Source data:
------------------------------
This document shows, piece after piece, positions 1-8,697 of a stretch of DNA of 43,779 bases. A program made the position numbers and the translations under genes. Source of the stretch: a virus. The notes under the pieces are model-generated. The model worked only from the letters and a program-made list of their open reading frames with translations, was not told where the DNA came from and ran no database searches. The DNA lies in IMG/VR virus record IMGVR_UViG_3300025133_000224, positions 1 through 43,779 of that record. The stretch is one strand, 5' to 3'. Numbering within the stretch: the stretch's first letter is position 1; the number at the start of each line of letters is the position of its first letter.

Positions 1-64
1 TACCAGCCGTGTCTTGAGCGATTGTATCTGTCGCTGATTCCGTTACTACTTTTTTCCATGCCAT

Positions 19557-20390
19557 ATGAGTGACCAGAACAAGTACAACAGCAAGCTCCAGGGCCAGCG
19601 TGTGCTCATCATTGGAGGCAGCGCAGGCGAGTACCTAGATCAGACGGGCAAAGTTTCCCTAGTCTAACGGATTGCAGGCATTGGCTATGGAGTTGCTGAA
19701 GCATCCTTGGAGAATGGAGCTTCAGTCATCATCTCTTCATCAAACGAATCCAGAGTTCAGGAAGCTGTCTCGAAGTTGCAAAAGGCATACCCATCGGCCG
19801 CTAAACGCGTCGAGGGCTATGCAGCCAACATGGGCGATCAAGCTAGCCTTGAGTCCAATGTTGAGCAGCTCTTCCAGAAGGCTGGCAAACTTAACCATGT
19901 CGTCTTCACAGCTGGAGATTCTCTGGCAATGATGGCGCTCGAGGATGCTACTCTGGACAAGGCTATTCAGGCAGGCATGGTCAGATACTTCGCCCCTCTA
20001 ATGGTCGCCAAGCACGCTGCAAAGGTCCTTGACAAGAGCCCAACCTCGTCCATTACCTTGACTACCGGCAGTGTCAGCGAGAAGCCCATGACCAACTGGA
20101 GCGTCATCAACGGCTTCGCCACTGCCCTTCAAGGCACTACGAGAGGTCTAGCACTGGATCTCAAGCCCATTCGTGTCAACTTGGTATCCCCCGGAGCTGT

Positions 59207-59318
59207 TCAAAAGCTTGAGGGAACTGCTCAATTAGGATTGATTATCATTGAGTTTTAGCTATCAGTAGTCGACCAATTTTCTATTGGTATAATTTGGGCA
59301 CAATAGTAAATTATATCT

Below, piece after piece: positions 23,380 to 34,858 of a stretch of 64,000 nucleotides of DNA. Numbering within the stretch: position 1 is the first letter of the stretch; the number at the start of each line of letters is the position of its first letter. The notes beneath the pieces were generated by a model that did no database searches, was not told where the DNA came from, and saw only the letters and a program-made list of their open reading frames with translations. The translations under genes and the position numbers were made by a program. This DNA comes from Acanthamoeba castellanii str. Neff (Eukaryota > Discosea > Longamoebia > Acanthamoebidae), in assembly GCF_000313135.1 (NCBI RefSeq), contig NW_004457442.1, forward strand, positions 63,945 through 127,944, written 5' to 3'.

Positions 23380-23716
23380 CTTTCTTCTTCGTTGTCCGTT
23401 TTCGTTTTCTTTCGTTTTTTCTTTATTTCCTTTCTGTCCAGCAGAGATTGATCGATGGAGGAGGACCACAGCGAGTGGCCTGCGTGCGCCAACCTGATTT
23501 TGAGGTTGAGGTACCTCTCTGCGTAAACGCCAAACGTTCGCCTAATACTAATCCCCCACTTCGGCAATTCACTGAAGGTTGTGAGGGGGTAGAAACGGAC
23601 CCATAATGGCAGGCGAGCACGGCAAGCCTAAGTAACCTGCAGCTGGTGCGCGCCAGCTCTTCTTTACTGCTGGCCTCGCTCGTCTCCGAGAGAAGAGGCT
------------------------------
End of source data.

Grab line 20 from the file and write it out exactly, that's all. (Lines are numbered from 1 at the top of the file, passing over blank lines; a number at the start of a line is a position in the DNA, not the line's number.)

23601 CCATAATGGCAGGCGAGCACGGCAAGCCTAAGTAACCTGCAGCTGGTGCGCGCCAGCTCTTCTTTACTGCTGGCCTCGCTCGTCTCCGAGAGAAGAGGCT